Occupy Dame Street - the DCTU debate, when does a block become a veto?

Monday night saw the final in a series of Occupy Dame Street's GA's that focused on the proposal that ODS link up with the Dublin Council of Trade Unions. Unfortunately both proposals for some form of collective participation in the DCTU protest march of November 26th were vetoed by a small informal group who objected to working with the unions on what amounted to a range of ideological concerns.

 I say vetoed rather than blocked as it appeared to me at least that this group had pre determined that they were going to block these proposals and had no interest in seeking compromise. That factional & ideological approach isn't compatible with a consensus process and is why many consensus processes 'fail'. This is because once individuals start treating the process as a way of giving themselves a veto over things they don't like the process rapidly collapses as others start to copy that behavior. In such circumstances assemblies will either collapse as people walk away in disgust or will have to shift to systems of majority voting.

There were four proposals, two of which had some measure of collective support for the DCTU initiative

Proposal #1 read that "ODS participates in the march and: – in the planning process, makes sure that the march has some of the ODS characteristics (e.g. human mic, carnival atmosphere, family march etc.) AND/OR – that there is a separate ODS “contingent” in the march (reason for that being that participation in the march does not mean that ODS becomes a part of anything) AND/OR – there is input from ODS about the demands of the march"

This took up the vast majority of time spent debating the proposals with probably 20 or more people speaking (the minutes say 30) and some of those speaking more than once. For this assembly the 'Direct Reply' which enables people to skip the speaking que if they claim what they want to say is a 'direct response' to what is being said was dropped. This is almost always abused in any process and in any case doesn't strike me as very useful as it tends to focus on what was last said rather than the overall debate. But in this case the reason given for suspending it was the quite reasonable point that in this debate almost everything was a direct reply.

The debate (and the assemblies which have previously discussed the issue) was in itself mostly good and quite useful. That you have every evening on Dame street at 6pm a General Assembly where between 30 and 80 people gather to debate out attitudes to trade unions and the difference between the trade union leaders and their members. That sort of collective process of politicization is useful in its own right, almost (but not quite) regardless of outcome.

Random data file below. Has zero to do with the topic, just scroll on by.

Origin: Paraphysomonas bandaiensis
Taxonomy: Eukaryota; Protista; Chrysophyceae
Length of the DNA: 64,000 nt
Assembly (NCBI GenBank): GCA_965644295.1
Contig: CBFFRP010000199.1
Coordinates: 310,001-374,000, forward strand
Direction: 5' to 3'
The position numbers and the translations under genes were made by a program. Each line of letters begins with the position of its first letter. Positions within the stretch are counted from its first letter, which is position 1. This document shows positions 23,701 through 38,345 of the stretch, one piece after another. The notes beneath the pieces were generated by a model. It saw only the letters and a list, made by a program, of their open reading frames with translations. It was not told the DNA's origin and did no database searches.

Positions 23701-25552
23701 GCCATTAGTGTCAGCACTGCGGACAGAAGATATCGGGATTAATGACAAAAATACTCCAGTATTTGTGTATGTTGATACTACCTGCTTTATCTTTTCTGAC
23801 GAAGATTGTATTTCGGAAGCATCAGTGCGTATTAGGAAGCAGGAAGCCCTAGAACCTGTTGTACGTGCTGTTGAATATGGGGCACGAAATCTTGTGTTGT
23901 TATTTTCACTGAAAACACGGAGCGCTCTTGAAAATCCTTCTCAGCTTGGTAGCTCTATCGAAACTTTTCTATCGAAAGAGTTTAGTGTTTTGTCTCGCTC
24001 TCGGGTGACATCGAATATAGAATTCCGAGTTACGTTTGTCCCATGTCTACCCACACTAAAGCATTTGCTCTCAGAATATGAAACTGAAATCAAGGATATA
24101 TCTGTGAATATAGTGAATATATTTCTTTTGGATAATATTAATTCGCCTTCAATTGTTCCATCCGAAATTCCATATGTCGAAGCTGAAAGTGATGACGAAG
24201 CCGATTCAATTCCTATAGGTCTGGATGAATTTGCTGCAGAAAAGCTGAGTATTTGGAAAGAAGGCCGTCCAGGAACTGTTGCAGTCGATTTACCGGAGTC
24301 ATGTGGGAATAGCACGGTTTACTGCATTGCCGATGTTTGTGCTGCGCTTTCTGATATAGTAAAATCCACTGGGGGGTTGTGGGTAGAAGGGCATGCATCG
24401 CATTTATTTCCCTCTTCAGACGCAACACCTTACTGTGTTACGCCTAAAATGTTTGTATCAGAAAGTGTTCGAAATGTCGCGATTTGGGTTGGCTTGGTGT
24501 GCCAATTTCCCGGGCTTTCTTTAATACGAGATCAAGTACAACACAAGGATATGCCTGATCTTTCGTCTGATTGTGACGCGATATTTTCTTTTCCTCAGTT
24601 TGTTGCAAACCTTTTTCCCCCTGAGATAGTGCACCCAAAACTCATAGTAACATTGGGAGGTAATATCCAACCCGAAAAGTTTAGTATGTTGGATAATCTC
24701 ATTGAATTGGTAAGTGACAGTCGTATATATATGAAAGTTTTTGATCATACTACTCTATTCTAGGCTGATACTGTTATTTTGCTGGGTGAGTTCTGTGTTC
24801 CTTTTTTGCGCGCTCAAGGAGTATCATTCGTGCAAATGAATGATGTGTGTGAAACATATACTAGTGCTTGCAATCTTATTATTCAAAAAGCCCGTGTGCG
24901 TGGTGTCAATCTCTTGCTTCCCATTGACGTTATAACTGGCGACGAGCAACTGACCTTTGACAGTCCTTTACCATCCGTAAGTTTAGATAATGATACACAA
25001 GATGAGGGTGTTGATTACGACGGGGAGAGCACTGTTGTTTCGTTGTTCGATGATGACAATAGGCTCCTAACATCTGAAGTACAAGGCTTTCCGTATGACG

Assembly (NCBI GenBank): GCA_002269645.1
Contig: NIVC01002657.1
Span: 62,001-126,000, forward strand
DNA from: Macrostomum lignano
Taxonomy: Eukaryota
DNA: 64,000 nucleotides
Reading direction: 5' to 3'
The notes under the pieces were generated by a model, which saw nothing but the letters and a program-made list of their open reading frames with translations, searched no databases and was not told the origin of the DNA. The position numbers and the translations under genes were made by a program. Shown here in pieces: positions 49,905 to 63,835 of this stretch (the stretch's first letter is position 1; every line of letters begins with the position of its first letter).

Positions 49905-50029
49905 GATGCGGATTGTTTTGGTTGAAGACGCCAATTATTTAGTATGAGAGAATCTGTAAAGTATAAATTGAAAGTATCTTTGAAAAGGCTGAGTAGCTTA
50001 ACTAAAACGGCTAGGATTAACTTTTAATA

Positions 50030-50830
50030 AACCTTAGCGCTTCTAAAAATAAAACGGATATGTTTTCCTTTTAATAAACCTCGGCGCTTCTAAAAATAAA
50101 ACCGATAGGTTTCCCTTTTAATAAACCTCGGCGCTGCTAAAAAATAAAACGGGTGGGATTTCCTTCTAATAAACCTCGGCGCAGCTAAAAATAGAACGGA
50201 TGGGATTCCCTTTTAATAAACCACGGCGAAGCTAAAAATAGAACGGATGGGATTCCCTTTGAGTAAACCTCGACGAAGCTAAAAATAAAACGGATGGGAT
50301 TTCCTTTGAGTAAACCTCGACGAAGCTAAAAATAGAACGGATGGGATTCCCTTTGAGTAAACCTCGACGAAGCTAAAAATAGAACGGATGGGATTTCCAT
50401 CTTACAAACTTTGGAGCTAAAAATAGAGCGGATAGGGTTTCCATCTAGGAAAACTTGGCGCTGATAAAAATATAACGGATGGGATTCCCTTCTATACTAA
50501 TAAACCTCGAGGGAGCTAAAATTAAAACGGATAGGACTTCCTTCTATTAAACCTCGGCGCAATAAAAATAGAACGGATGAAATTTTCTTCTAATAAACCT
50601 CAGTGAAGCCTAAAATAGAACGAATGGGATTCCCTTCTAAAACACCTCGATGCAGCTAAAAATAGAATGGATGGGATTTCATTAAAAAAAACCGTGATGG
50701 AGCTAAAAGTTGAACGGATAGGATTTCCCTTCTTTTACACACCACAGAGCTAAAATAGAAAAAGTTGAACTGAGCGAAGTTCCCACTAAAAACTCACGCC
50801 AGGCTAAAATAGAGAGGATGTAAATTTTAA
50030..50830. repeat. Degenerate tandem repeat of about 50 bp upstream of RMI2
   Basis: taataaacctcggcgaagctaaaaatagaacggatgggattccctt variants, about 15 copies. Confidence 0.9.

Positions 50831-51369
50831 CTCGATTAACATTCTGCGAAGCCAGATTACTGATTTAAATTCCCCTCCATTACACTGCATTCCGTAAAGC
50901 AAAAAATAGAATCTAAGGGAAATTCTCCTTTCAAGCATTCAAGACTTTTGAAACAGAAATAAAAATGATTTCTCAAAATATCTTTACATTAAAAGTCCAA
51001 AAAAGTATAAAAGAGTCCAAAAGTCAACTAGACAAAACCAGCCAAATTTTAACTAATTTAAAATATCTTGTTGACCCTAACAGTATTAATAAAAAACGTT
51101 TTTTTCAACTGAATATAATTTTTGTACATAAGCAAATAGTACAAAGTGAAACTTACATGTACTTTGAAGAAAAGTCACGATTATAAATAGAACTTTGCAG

In terms of methodology there was still a bit of a problem with members of the old left 'intervening' in the traditional factional style that seeks to polarize a debate into hostile camps. In a 'winner takes all' 51% majority setting that can help a party make short term gains by browbeating would be opponents into changing sides or abstaining. But in a consensus based process its quite counter productive as it tends to solidify the determination of those opposed to your proposal and push them towards blocking.

I'm specifically referring to the 'which side are you on, those who are not for us are against us' style of points made at various points in the video. But that style was also in use by the other side of the debate, the informal group with ideological objections to working with unions, the old 'James Connolly would be rolling in his grave' being perhaps the most obvious example of such rhetorical methods.

In the video you'll see me suggest after the first proposal was vetoed that it would make most sense to take the proposals in the order of high co-operation to none rather than in the order as presented. That was because it was hard to see how anyone could reasonably block "Proposal#3 "People from ODS participate in the march but as individuals" but unless that was blocked the process would have stopped at that point preventing discussion of higher levels of co-operation. Which at least to me didn't make much sense. I suspect there is a much better way of dealing with what were in effect four counter proposals under consensus methods although off the top of my head I can't think of how to do it without say voting on which proposal people most want to discuss. Anyway answers in the comments section below if you have them,

After a bit of clarification my suggestion was accepted which meant we went onto Proposal #4 which read "ODS will have a march on Sat, 26th November, on its usual terms. This march will meet up with the DCTU march at some stage along the route, and then separate again before it reaches its final destination, the ODS contingent returning to Dame Street. Union marchers will be invited to Dame Street at the end of their march"

I supported this as a fairly standard way of dealing with a situation where you want to take part in an event but have concerns about who or how it is being organised, on the video you'll hear me referring to previous instances of this sort of solution. The wording was a bit unclear which meant there were some concern that it could be implemented in a way disruptive to the DCTU demonstration but I was working on the presumption that if this proposal was adopted then this would all be sorted out at another GA.